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Re: Is 100-Continue hop-by-hop?

From: Jeffrey Mogul <mogul@pa.dec.com>
Date: Thu, 10 Jul 97 16:53:39 MDT
Message-Id: <9707102353.AA17168@acetes.pa.dec.com>
To: http-wg@cuckoo.hpl.hp.com
X-Mailing-List: <http-wg@cuckoo.hpl.hp.com> archive/latest/3729
Yaron Goland:
    >On 100 being hop by hop, I would also throw in the following scenario
    >from DAV land:
    >A client executes a COPY on a container with a large number of members.
    >The user agent will want to be able to provide update information on how
    >the copy is progressing rather than just sitting there for a few minutes
    >while the procedure is underway. 100 continue responses are perfect for
    >this scenario.
    Sorry, but 100 continue is _not_ perfect for this scenario.  There
    is a message by Jeff in the archives which explains why.
    Basically, a proxy which is multiplexing requests from multiple
    clients over a single upstream connection would have no idea to
    which client a 100 continue would have to be forwarded.
You're presumably referring to my mail on "head of line blocking",
which is a separate issue.  In particular, there I said "proxies
should not multiplex requests from multiple clients" because of
the H-O-L blocking problem, which can greatly limit performance.

But in any case, your concern is misplaced; a 100 response is
no different from any other kind of response.  I.e., if a
proxy *were* multiplexing requests from multiple clients (which
it shouldn't, but suppose it did), then it would certainly
have to match up responses with requests.  This is just as
true for 200 responses as it is for 100 responses.

The rule for HTTP persistent connections is that responses cannot be
reordered.  That is, until the server sends the response for request N,
it cannot send the response for request N+1 (or any request N+x, for x
>= 1).  Another way of looking at this is that for a given transport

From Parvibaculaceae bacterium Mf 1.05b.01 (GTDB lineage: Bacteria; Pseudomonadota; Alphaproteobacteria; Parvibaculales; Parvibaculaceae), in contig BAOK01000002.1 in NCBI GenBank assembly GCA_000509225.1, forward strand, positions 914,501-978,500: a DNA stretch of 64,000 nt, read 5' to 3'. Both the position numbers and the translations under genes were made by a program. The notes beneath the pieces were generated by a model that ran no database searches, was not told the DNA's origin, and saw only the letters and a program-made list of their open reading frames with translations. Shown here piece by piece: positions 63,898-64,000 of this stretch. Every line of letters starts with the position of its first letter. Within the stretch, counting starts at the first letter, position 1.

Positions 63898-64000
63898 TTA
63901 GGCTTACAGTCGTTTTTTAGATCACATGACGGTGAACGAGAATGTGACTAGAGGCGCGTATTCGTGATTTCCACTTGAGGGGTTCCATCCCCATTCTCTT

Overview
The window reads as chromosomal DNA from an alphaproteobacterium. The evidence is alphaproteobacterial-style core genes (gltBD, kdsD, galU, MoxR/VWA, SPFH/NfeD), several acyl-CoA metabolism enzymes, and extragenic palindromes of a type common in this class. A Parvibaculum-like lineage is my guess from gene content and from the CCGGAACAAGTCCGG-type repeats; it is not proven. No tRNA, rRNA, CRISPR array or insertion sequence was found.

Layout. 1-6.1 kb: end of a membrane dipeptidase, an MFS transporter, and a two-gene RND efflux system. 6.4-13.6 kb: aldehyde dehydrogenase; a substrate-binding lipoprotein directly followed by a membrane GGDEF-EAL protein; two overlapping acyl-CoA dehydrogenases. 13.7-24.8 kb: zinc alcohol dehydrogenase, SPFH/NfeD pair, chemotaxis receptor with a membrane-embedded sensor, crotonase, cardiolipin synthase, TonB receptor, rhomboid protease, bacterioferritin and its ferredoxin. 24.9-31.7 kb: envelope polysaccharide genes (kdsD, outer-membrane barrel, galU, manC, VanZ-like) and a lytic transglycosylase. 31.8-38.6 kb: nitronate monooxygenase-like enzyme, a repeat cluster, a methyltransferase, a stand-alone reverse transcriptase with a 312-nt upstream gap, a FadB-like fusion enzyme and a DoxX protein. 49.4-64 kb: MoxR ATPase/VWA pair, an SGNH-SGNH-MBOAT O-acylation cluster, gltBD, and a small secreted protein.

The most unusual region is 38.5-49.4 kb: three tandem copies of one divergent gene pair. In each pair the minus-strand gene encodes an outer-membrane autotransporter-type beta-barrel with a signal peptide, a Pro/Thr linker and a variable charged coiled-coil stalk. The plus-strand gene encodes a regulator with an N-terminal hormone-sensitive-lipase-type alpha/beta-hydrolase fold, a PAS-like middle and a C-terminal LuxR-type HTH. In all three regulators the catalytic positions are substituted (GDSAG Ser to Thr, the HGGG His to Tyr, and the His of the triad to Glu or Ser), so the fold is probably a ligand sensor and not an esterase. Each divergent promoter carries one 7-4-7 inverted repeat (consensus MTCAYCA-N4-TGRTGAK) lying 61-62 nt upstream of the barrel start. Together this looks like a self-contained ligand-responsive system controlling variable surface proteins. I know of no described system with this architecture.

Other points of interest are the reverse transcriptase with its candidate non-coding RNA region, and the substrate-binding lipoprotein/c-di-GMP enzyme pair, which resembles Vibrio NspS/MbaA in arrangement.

connection, although more than one request or response may be
pipelined, they cannot be parallelized.

The "100" status code complicates this, because it allows the
sender to send more than one response for a request.  Fine; just
change the rule to say
	until the server sends the LAST response for request N, it
	cannot send ANY response for request N+1 (or any request N+x,
	for x >= 1).

Simple, foolproof, and not in any way a change from current practice
(given that some people have apparently implement 100 already).

    1.1 does not offer an end-to-end event notification service, nor
    can 100 be easily `fixed' to produce such a service.  Adding such a
    service is out of scope for this WG I think.  IF DAV needs
    something, I suggest that you either document Netscape server push
    and use that, or spec a mechanism in which the client makes
    occasional status requests.

HTTP/1.1 already includes "100 (Continue)", and (as our "Summary of
STATUS100 issue" makes clear) there is exactly one problem that this
status code actually solves: allowing the client to defer transmission
of the request body until the server has indicated a willingness to
accept it.

The working group consensus seems to be that this is a useful
feature (and I'm on the "reluctantly agree" side of this myself).
On the other hand, I think everyone agrees that the current text
in RFC2068 is misleading and perhaps wrong.  The scope of our
current effort is to "fix the bugs in RFC2068", not to re-argue
the basic design features.

Received on Thursday, 10 July 1997 16:58:21 UTC

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